‘Portlandia’ skewers your urban green lifestyle
Bikers, locavores, and just plain urbanites, quake in fear: Your lives are no longer safe from actually-funny satire. “Portlandia,” the IFC sketch comedy premiering Friday, could’ve also been titled “Stuff Green People Like” (h/t Campus Progress). The show features SNL‘s Fred Armisen and indie actress/punk rocker Carrie Brownstein of Sleater-Kinney (America’s best rock band according to myself and a little thing called Time magazine). “Portlandia” takes on the titular city where the dream of the ’90s lives on, where you work part time at a coffeeshop and do clowning on the side, and “all the hot girls wear glasses.” But I suspect its zingers will ring true for Austinites, San Franciscans, and Williamsburgers as well.
So how embarrassingly accurate is Portlandia?
Local, organic food
Portlandia: In the pilot, a waitress tells Brownstein and Armisen that the chicken they’re about to eat, Collin, “is a heritage breed, woodland-raised chicken that’s been fed a diet of sheep’s milk, soy, and hazelnuts.” But before they even order, they skeptically eye Collin’s papers and snapshot, ask if he was allowed to frolic with friends, and drive 30 miles to scope out the farm where Collin was raised.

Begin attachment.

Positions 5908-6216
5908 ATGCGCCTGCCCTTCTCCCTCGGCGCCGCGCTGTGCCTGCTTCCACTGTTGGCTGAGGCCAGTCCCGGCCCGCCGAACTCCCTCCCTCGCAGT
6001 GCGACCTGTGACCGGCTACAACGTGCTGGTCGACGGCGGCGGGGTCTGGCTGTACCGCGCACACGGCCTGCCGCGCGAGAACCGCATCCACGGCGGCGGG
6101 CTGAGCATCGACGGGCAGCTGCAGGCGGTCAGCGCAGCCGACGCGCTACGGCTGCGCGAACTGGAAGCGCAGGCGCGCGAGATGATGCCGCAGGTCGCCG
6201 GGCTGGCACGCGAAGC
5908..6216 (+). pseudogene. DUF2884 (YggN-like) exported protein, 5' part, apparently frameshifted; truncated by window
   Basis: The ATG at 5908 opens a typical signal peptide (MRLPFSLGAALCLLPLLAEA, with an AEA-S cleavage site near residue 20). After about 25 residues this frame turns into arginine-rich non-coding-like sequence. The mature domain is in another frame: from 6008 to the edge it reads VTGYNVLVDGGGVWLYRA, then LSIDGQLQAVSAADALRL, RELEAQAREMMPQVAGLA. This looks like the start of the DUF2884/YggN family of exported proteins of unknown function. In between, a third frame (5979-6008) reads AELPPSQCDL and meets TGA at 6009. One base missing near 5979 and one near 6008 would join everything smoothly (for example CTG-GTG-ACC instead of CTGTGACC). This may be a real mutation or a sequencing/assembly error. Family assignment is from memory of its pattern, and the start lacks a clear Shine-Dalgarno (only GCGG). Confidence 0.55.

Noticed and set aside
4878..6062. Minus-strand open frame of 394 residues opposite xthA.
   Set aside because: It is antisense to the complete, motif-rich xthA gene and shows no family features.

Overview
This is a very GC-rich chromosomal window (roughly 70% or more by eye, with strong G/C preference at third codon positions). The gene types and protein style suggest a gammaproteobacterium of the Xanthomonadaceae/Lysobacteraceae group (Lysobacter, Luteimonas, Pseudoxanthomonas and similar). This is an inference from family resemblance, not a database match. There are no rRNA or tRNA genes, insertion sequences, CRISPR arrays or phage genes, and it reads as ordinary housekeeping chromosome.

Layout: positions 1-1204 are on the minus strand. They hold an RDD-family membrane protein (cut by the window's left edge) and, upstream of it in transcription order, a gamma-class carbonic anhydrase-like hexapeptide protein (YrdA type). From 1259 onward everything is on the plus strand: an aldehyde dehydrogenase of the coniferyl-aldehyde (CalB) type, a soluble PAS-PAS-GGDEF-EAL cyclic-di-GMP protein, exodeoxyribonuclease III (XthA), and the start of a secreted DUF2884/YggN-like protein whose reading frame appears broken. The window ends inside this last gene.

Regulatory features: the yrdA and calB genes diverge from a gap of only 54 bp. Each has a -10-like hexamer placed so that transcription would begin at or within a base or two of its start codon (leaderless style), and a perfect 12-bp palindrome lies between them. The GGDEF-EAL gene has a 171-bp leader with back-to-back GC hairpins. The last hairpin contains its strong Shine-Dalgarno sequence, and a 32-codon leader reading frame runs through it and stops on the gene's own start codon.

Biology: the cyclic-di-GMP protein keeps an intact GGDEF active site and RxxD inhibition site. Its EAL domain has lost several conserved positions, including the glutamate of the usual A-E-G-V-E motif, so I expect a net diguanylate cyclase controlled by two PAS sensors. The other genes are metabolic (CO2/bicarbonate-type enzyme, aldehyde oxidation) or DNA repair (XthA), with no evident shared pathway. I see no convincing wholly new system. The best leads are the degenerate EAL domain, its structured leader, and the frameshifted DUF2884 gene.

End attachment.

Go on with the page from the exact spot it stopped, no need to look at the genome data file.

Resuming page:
Real life: I’ve never driven 30 miles to check out my dinner, but yes, obviously it matters where our food comes from.
Portlandia: In a feminist bookstore sketch that’s clearly an homage to Armisen and Brownstein’s Thunderant days, Armisen’s character drinks “capu-chuchu-chuchu” tea out of a Mason jar to clear out his tear ducts. “It tastes like soot and hot water,” he deadpans. “It looks like a stillbirth,” Brownstein comments solemnly.
Real life: Yerba maté, anyone?
Portlandia: In a “Did you read?” sketch, the duo practically rap-battles over which hipster reading material they’ve consumed, including Mother Jones: “Did you read that thing in Mother Jones about eco-chairs and eco-ways to sit?”
Real life: Damn, right on. Who doesn’t love some MoJo?
Portlandia: GOOD recounts, “In one hilarious sketch, Armisen and Brownstein reach DEFCON 5 after seeing a dog tied up outside a restaurant, its owner missing; ‘Who puts their dog on a pole like a stripper?’ shrieks Brownstein.”
Real life: Yeah … guilty. We bring our dogs to work.
Portlandia: In the pilot, Brownstein eagerly exclaims, “In Portland, it’s almost like cars don’t exist! People ride bikes, or double-decker bikes, they ride unicycles, they ride the tram, they ride skateboards!” And according to GOOD, the second episode features a bike messenger who — en route to a vegan piercing workshop — harasses drivers.
Real life: An anonymous Grist staffer says several of her friends have tried to hit or run their bikes into cars; others like Elly Blue are more concerned with riding responsibly.
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